A few other young girls were trailing toward the center of town, each wrapped in heavy woolen shawls and carrying pots of varying sizes. Ruth waved excitedly to her friend Abigail who shuffled out of her house, rubbing her eyes sleepily. Walking side by side, Ruth chatted animatedly, clouds of vapor circling her head in the frosty morning. Ruth felt the chill of the early morning air and pulled the corner of her shawl up over her head, huddling toward her childhood friend for warmth. As they arrived at the well, it became apparent that there was a problem. A crowd of girls encircled edge of the cistern.
Ruth squeezed through the throng, curiosity pulling her along. “What’s wrong?” she asked Jacob who stood at the well’s edge. Jacob helped worked as one of her parent’s shepherds. He wore a long rust-colored cloak tied at his waist with a cord. His head was covered in a turban, hiding his still boyish curls. His nose was pink from the cold and yet there were beads of sweat on his forehead from the hour he’d spent loading hay for the sheep.
“It’s frozen. Hard as a stone,” Jacob mumbled, rubbing his face with his cold chafed hands. “I’ve never seen that before.”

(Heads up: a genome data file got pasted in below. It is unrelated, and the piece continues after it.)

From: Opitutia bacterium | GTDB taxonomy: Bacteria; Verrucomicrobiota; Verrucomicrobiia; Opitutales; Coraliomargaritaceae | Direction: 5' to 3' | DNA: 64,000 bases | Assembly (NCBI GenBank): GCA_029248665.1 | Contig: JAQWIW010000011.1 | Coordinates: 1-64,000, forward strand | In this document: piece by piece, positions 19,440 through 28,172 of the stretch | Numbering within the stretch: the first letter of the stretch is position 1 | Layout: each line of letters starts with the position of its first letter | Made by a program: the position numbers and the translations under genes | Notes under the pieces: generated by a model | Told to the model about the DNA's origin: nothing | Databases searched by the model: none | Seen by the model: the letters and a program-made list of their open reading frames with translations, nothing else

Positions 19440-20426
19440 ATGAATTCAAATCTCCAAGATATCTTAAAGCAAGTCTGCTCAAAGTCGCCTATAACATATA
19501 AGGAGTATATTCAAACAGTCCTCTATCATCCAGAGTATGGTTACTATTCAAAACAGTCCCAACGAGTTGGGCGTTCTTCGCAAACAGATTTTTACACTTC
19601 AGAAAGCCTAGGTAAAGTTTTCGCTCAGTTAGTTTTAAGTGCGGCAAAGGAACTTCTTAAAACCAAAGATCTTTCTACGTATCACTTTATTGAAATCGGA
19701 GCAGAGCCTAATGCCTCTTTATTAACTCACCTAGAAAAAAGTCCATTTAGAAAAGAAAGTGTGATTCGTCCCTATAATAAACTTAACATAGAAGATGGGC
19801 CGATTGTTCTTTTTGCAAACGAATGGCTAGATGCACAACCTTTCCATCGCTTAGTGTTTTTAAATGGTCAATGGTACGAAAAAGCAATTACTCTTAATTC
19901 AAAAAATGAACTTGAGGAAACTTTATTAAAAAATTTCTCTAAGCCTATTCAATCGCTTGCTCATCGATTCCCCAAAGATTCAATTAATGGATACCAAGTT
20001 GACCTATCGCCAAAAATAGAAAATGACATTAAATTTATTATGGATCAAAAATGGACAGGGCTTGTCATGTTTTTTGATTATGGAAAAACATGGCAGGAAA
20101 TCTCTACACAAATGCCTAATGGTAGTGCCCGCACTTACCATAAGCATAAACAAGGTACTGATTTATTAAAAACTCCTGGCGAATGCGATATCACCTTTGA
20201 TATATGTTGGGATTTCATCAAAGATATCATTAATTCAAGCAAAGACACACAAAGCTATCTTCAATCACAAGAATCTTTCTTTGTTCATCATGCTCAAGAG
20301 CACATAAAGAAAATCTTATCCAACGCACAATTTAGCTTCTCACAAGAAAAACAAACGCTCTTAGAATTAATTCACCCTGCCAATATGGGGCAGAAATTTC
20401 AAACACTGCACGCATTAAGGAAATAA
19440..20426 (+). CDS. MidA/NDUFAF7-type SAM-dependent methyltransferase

“Frozen? What will we do?” Ruth asked, her forehead wrinkling in worry.
“When the sun rises, it will warm the well. We will just have to come back later.” He nodded at Ruth, his cheeks coloring slightly. “Goodbye, Ruth.” Jacob ducked under the wooden beam and lifted his pair of clay pots over his shoulders, trudging off toward the caves where the animals were kept.
As Ruth turned back toward her home, the sun peeked over over the hill that surrounded Bethlehem. The girls dispersed back to their homes, ceramic pots still empty and Ruth caught a glimpse of the first pilgrims arriving in the city. A large family shuffled down the street, weary from a night of traveling. She ran back home quickly, her navy blue cloak fluttering behind her, excitement bubbling up. She burst through the door and exclaimed, “They’re coming!”